Home PoliticsPolitical Protests Hong Kong’s people still have the power to strike back

Hong Kong’s people still have the power to strike back

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Global sanctions on Hong Kong’s political leaders will likely deepen and expand following new rules established by Beijing to let the executive disqualify elected legislators almost at will. Not only has the US indicated sweeping new sanctions, the UK and possibly Canada are likely to follow. The EU and Australia, currently considering Magnitsky-style sanctions schemes, may well follow suit.

Hong Kong’s leaders have brought it on themselves. By refusing to listen to demands from the people, and importantly, refusing to reform the supervision of the police – seemingly responsible for rampant and growing human rights violations – it has left victims in Hong Kong with no judicial nor administrative way to seek redress.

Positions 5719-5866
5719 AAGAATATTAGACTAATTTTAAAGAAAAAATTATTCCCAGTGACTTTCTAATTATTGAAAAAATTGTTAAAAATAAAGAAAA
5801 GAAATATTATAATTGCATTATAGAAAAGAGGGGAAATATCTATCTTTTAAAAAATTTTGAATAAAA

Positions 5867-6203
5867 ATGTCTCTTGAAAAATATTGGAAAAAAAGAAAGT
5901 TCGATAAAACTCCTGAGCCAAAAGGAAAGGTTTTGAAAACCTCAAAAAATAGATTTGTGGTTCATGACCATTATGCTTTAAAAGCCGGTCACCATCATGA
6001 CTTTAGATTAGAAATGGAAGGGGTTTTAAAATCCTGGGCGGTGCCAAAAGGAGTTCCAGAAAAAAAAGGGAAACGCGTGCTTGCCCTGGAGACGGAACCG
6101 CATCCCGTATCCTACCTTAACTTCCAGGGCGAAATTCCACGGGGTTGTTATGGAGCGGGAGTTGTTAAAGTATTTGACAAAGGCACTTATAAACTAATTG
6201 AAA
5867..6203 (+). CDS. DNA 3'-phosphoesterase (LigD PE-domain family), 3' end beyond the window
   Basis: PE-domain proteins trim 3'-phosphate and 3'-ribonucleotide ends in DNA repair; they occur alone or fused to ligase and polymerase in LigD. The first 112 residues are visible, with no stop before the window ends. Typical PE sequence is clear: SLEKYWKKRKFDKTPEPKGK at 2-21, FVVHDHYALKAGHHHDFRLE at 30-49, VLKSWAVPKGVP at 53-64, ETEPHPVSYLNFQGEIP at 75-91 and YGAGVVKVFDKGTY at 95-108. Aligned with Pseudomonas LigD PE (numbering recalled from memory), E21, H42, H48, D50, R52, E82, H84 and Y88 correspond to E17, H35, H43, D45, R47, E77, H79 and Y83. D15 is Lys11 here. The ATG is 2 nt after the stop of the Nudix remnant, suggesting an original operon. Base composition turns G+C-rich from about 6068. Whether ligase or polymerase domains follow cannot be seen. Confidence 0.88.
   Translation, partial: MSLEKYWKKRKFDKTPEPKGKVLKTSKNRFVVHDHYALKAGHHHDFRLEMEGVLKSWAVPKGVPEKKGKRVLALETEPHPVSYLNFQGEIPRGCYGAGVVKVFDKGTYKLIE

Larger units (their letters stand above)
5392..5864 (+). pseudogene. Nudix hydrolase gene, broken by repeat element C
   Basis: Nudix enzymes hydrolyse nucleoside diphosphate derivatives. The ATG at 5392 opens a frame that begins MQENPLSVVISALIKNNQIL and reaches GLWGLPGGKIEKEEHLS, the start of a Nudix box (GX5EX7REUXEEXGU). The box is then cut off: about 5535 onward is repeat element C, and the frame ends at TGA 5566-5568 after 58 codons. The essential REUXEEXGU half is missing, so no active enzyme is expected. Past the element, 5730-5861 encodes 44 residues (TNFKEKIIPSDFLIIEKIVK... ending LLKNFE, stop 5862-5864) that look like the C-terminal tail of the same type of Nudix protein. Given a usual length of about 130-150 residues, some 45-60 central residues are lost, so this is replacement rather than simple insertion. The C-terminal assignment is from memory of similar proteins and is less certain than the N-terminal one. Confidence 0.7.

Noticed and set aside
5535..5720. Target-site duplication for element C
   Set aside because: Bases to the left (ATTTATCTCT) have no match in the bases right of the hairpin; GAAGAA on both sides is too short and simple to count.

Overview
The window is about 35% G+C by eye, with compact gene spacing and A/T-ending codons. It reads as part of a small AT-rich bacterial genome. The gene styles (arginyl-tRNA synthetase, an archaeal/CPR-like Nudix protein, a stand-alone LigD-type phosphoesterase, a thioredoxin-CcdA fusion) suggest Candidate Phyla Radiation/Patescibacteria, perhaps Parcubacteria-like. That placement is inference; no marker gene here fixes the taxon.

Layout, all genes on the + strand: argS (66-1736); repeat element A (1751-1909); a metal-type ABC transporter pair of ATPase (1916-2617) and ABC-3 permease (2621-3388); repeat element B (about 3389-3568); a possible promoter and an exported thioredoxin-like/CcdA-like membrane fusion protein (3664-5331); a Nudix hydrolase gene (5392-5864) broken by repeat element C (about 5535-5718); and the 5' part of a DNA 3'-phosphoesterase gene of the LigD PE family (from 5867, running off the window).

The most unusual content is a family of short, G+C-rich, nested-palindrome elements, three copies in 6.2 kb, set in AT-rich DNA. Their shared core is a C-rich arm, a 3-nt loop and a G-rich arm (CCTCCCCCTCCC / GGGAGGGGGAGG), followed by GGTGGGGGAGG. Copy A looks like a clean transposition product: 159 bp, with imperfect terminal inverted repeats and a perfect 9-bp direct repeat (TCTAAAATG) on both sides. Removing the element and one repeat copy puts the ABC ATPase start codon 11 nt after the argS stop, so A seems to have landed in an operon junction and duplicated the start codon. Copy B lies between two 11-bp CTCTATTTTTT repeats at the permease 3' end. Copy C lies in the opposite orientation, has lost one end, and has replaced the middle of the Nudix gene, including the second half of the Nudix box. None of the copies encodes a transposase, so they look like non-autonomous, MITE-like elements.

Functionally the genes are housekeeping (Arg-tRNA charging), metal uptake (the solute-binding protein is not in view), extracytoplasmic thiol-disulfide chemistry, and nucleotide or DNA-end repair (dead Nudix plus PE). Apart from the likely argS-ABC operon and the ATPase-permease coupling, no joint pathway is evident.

(From left to right) Kenneth Leung, Kwok Ka-ki, Dennis Kwok and Alvin Yeung are unseated from the legislature on November 11, 2020. Photo: Alvin Yeung, via Facebook.

The National Security Law, and the latest rules from Beijing permitting the disqualification of any lawmaker it chooses, have removed the last illusion of political freedom in Hong Kong. Police can now operate with even greater impunity.

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